The attack on Lockheed-Martin has been linked to the attack earlier this year on RSA Security. That attack compromised the encryption keys of RSA’s SecurID tokens, and fake authentication tokens were apparently used in the attack on the defense contractor.
You would think that attackers armed with the keys to the vault would be able to clean house and walk out with all kinds of top secret plans for next generation military aircraft and weapons systems, but Lockheed-Martin says no. It claims the attack was detected, identified, and thwarted before any data was compromised, and that its network is locked down and secure.
Then you have Sony. We don’t know much about the details of the Sony attacks, but I have not seen any speculation related to RSA SecurID tokens. The attacks against Sony have yielded sensitive information on 100 million customers or so, and it seems like every other day there is a breach of some new Sony network that continues to lead to a data breach.
Following news of the Lockheed-Martin attack, the United States government apparently offered its assistance to handle the matter. It seems, though, that Lockheed-Martin has things under control, and that perhaps the United States should see if it can stop the hemorraging at Sony.]]>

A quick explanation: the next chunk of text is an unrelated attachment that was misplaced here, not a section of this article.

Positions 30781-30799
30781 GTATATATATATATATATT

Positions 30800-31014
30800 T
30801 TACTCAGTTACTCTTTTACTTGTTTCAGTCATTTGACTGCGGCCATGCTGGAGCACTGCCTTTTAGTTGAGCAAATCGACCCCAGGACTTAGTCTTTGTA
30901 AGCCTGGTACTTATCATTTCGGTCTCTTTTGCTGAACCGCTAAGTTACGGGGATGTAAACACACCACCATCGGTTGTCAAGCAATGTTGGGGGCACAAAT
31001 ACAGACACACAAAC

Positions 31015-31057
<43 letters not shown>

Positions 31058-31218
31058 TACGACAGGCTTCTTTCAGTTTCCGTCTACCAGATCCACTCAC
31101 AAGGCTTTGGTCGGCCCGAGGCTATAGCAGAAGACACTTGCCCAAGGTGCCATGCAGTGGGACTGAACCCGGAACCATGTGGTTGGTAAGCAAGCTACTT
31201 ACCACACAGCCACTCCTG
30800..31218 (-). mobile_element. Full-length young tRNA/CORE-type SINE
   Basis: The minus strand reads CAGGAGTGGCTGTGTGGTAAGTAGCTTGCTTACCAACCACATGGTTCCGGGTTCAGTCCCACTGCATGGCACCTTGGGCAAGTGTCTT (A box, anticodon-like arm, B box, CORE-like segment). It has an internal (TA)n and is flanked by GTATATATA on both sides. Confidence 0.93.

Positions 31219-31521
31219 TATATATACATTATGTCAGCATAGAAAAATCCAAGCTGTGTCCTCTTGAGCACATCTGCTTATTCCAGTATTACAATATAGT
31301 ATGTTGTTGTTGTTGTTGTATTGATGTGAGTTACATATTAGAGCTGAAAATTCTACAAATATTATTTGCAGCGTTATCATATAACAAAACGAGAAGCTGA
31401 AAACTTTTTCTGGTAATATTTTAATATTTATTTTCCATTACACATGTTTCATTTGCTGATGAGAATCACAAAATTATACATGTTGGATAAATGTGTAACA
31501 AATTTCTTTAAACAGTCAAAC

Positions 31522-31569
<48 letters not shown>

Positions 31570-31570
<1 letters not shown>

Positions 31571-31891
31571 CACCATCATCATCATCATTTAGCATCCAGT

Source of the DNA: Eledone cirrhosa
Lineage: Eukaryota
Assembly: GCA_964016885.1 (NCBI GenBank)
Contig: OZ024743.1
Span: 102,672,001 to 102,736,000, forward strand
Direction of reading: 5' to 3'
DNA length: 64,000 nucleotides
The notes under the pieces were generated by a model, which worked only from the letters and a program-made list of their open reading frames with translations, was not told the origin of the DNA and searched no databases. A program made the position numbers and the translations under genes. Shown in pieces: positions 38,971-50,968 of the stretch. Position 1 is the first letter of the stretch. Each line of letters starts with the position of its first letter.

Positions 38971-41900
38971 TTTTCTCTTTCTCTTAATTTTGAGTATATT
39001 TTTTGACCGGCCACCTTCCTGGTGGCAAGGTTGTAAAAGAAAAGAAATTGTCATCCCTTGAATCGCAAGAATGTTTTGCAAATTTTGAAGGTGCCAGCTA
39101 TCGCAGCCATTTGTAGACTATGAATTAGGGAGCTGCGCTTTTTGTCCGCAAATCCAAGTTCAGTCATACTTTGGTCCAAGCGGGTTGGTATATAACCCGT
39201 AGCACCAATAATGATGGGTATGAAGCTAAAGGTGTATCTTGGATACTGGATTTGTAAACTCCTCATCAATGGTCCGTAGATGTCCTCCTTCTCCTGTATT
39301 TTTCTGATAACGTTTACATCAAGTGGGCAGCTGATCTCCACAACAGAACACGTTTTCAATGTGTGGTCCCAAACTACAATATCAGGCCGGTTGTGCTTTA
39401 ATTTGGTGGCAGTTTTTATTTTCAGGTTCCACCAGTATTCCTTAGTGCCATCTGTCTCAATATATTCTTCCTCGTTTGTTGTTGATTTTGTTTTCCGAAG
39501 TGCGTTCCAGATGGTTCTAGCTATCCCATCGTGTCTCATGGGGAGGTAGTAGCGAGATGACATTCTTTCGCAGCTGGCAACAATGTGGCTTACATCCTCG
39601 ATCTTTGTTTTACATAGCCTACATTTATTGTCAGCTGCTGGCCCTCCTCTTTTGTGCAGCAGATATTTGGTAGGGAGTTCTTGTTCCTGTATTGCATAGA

Peter Schlampp, VP of Product Management for Solera Networks, commented, “Sony advised customers to be vigilant in keeping an eye on their credit card statements. If Sony had clear details of which customers had been affected by the attack, they would be able to work directly with them. Not knowing the details means that Sony now has to assume that all 77 million accounts were affected. In reality, it may have been fewer than a million, maybe only a few thousand. In fact, it could have been only 10.”
Schlampp added that without decent logging and network forensics, Sony may simply not know what was breached, or how, or when. Organizations need to proactively put network fornsics tools in place. After a data breach, it’s too late.
He summed up with, “Every organization should be waking up to the fact that we are in a new threat environment, and the methods and technologies needed to secure our networks have changed.”]]>